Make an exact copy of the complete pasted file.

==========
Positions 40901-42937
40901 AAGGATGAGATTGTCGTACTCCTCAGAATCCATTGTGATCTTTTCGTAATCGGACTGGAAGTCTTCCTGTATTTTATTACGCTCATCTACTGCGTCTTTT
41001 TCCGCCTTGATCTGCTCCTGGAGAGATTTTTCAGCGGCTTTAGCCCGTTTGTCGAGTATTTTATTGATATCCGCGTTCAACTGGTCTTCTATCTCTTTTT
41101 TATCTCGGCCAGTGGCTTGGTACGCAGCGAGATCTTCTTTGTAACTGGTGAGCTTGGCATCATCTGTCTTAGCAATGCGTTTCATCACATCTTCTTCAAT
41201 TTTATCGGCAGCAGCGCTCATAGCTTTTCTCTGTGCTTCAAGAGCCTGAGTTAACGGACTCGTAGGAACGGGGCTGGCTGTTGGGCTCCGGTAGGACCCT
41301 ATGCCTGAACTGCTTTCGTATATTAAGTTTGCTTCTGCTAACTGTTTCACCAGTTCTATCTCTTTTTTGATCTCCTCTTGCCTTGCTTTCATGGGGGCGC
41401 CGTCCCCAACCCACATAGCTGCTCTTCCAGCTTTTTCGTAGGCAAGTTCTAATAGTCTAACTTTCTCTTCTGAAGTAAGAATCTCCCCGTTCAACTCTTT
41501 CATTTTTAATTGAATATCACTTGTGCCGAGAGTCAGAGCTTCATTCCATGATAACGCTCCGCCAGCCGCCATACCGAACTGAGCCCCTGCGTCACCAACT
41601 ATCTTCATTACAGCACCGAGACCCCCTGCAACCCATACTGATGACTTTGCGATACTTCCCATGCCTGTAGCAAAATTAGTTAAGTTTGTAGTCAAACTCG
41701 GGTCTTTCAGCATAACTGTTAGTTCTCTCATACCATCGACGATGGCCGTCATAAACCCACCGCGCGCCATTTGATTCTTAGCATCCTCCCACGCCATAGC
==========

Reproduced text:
Positions 40901-42937
40901 AAGGATGAGATTGTCGTACTCCTCAGAATCCATTGTGATCTTTTCGTAATCGGACTGGAAGTCTTCCTGTATTTTATTACGCTCATCTACTGCGTCTTTT
41001 TCCGCCTTGATCTGCTCCTGGAGAGATTTTTCAGCGGCTTTAGCCCGTTTGTCGAGTATTTTATTGATATCCGCGTTCAACTGGTCTTCTATCTCTTTTT
41101 TATCTCGGCCAGTGGCTTGGTACGCAGCGAGATCTTCTTTGTAACTGGTGAGCTTGGCATCATCTGTCTTAGCAATGCGTTTCATCACATCTTCTTCAAT
41201 TTTATCGGCAGCAGCGCTCATAGCTTTTCTCTGTGCTTCAAGAGCCTGAGTTAACGGACTCGTAGGAACGGGGCTGGCTGTTGGGCTCCGGTAGGACCCT
41301 ATGCCTGAACTGCTTTCGTATATTAAGTTTGCTTCTGCTAACTGTTTCACCAGTTCTATCTCTTTTTTGATCTCCTCTTGCCTTGCTTTCATGGGGGCGC
41401 CGTCCCCAACCCACATAGCTGCTCTTCCAGCTTTTTCGTAGGCAAGTTCTAATAGTCTAACTTTCTCTTCTGAAGTAAGAATCTCCCCGTTCAACTCTTT
41501 CATTTTTAATTGAATATCACTTGTGCCGAGAGTCAGAGCTTCATTCCATGATAACGCTCCGCCAGCCGCCATACCGAACTGAGCCCCTGCGTCACCAACT
41601 ATCTTCATTACAGCACCGAGACCCCCTGCAACCCATACTGATGACTTTGCGATACTTCCCATGCCTGTAGCAAAATTAGTTAAGTTTGTAGTCAAACTCG
41701 GGTCTTTCAGCATAACTGTTAGTTCTCTCATACCATCGACGATGGCCGTCATAAACCCACCGCGCGCCATTTGATTCTTAGCATCCTCCCACGCCATAGC